Few books really do break the mold. This year, however, marks the 50th anniversary of the U.S. publication of a thriller that — at the very least — redefined the scope of the genre: The Day of the Jackal.

Frederick Forsyth wrote it in just over a month at the start of 1970, fueled not so much by inspiration as desperation. He was 31 and no one was much interested in the Biafran war he had been covering as a journalist for the previous few years. Banging out a book quickly on his Empire Aristocrat typewriter, sitting at a kitchen table in a friend’s flat, appeared the best way to pay off his debts.

Forsyth at his typewriter, 1970.

Yet for 18 months no publisher wanted the novel. The problem, it seemed to them, was fairly fundamental. Forsyth’s plot revolves around a fictional attempt in 1963 by an assassin to shoot Charles de Gaulle, at the time the president of France. De Gaulle was very much alive while the manuscript was sitting on editors’ desks, so they reasoned that the story lacked the requisite element of suspense.

Hutchinson eventually took a chance on a small print run. Word of mouth soon made The Day of the Jackal a runaway bestseller, especially in the US, and by 1975 it had sold 2.5 million copies. For what readers had immediately appreciated was that it succeeds as a story precisely by breaking the literary rules.

Half a century later its style has been so widely absorbed that the radically different nature of its telling is perhaps overlooked.

Police Dossier–Cum–Novel

This may be a mass-market thriller but Forsyth largely dispenses with the essential indications — such as interior dialogue — telling you that you have a novel in your hands. Instead, events are related as though observed by an all-seeing camera and presented in the neutral, nondescriptive prose of a police dossier or a newspaper report.

The book opens with an authoritative account of a real-life failed ambush of de Gaulle’s motorcade by the OAS, the far-right organization opposed to Algeria gaining its independence. Forsyth had reported from the scene and it gave him the idea for the story.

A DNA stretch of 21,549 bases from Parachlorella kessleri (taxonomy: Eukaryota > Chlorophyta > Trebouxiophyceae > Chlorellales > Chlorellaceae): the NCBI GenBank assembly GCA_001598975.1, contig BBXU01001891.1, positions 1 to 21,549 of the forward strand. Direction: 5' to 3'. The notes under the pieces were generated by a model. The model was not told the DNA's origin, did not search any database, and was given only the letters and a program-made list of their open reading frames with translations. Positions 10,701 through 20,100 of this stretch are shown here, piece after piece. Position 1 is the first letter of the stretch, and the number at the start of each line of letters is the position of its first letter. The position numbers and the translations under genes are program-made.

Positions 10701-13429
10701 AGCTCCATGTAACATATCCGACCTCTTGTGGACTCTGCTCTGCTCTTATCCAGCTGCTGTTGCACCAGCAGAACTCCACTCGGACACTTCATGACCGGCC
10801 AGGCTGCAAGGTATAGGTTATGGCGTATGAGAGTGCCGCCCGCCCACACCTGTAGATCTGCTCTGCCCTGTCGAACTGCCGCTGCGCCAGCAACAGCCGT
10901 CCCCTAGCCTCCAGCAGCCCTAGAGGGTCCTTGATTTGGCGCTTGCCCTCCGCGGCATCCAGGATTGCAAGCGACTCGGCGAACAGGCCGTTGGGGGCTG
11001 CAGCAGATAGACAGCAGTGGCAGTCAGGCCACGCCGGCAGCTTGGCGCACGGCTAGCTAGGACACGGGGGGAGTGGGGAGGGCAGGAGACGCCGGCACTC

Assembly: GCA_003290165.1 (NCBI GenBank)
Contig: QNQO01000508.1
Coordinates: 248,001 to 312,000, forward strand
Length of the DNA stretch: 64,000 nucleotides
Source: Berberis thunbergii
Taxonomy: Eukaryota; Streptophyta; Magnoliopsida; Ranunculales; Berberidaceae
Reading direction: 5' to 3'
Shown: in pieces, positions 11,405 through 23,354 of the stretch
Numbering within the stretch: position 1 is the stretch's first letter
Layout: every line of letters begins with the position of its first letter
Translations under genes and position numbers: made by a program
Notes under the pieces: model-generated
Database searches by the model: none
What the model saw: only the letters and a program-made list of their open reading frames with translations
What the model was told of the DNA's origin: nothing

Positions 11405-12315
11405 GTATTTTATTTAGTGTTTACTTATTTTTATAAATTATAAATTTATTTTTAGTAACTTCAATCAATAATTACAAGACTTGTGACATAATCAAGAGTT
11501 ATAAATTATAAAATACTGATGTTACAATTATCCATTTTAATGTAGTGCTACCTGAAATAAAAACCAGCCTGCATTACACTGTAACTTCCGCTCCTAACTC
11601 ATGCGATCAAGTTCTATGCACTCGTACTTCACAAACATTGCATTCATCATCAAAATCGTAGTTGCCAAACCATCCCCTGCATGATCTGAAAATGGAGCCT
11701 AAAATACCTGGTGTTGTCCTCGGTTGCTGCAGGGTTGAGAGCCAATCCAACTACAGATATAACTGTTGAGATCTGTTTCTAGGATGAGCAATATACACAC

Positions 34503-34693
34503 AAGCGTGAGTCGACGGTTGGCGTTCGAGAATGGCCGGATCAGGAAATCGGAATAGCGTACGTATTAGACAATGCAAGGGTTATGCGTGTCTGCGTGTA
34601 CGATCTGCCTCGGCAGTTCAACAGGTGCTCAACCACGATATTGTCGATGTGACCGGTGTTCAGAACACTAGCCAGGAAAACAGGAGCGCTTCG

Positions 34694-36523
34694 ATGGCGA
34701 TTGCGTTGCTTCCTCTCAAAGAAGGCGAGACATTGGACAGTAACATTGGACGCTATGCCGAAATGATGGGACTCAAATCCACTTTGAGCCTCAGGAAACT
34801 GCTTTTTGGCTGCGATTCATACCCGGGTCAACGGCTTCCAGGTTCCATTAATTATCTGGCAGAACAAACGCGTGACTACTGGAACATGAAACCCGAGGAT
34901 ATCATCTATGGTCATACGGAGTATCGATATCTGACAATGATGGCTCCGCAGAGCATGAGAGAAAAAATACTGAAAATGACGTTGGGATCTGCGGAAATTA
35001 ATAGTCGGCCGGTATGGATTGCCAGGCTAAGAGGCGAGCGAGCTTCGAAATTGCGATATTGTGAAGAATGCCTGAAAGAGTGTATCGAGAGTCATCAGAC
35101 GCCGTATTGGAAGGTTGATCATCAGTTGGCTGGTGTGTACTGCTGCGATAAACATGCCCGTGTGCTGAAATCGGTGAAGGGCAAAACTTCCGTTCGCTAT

Edward Fox in Fred Zinnemann’s 1973 film adaptation of The Day of the Jackal.

It is this documentary style, continually bolstered by specific details such as times of meetings and the particular functions of security officials, that wins the confidence of the reader and makes the known outcome irrelevant. Cleverly, too, it keeps the clock ticking down, in a plot that is little more than a chase.

In John Buchan’s The Thirty-Nine Steps, which has a similar structure, the winning personality of its hero, Richard Hannay, engages the sympathy of the reader. Yet Forsyth daringly makes his antihero a cipher. We learn little about the anonymous Englishman hired by the OAS to kill de Gaulle, and even what we think we know turns out to be false.

Events are related as though observed by an all-seeing camera and presented in the neutral, nondescriptive prose of a police dossier or a newspaper report.

Forsyth had anticipated that readers would identify with Commissioner Lebel, the shrewd detective doggedly searching France (in the pre-computer age) for a man whose identity and features are unknown. Instead, they responded to the Jackal — for a generation, forever the cravat-sporting Edward Fox of Fred Zinnemann’s 1973 film version. What fascinated them was the inside knowledge shared of the techniques needed to procure false passports, or to get within rifle range of a president.

Forsyth is often credited with changing the thriller by founding it less on escapism than on research. It might be truer to say that his innovation was to replace the amateur adventurers of Hammond Innes and Alistair MacLean with a professional protagonist.

Books should reflect their times. Tinker Tailor Soldier Spy was published in 1974, but John le Carré was looking back a decade to the betrayals of George Blake and Kim Philby that had marred his own secret service. Forsyth’s Jackal, however, carries with him a sense of the social mobility of the previous decade, of modernity and the “white heat of technology”. Almost all we do know about him is that he wants the good life, and he is not prepared to dutifully count paper clips while waiting for it to come.

Tellingly, the unexpected twist that foils him stems from de Gaulle’s embrace of tradition. But it is the Jackal, confident in his own merits, who is ahead of the times. After all, the novel was written before the age of international terrorism began and it was the discovery of a copy in his London flat that gave Carlos the Jackal his nickname. There is no doubt that even more casual readers of thrillers will still be enjoying it in 50 years’ time.

James Owen is the author of Great Events: 200 Years of History as It Happened